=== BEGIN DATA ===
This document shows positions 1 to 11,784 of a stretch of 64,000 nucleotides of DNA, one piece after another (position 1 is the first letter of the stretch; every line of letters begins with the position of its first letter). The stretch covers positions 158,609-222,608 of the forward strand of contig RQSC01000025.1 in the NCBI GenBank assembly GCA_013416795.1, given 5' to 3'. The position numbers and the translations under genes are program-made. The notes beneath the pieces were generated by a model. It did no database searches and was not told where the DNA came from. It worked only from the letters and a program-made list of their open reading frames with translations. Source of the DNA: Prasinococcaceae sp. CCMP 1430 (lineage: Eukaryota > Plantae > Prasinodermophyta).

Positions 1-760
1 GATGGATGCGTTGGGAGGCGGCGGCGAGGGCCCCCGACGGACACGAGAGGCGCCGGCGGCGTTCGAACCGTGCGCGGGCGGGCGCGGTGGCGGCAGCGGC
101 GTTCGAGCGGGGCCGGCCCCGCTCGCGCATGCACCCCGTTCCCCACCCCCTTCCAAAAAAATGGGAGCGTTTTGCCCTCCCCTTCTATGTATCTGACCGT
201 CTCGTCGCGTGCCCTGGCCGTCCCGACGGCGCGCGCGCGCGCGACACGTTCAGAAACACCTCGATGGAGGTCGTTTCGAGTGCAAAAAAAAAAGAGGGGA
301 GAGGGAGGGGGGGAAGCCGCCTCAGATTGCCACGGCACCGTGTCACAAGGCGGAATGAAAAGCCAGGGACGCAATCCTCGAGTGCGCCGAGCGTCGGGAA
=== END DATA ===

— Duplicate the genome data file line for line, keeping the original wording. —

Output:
This document shows positions 1 to 11,784 of a stretch of 64,000 nucleotides of DNA, one piece after another (position 1 is the first letter of the stretch; every line of letters begins with the position of its first letter). The stretch covers positions 158,609-222,608 of the forward strand of contig RQSC01000025.1 in the NCBI GenBank assembly GCA_013416795.1, given 5' to 3'. The position numbers and the translations under genes are program-made. The notes beneath the pieces were generated by a model. It did no database searches and was not told where the DNA came from. It worked only from the letters and a program-made list of their open reading frames with translations. Source of the DNA: Prasinococcaceae sp. CCMP 1430 (lineage: Eukaryota > Plantae > Prasinodermophyta).

Positions 1-760
1 GATGGATGCGTTGGGAGGCGGCGGCGAGGGCCCCCGACGGACACGAGAGGCGCCGGCGGCGTTCGAACCGTGCGCGGGCGGGCGCGGTGGCGGCAGCGGC
101 GTTCGAGCGGGGCCGGCCCCGCTCGCGCATGCACCCCGTTCCCCACCCCCTTCCAAAAAAATGGGAGCGTTTTGCCCTCCCCTTCTATGTATCTGACCGT
201 CTCGTCGCGTGCCCTGGCCGTCCCGACGGCGCGCGCGCGCGCGACACGTTCAGAAACACCTCGATGGAGGTCGTTTCGAGTGCAAAAAAAAAAGAGGGGA
301 GAGGGAGGGGGGGAAGCCGCCTCAGATTGCCACGGCACCGTGTCACAAGGCGGAATGAAAAGCCAGGGACGCAATCCTCGAGTGCGCCGAGCGTCGGGAA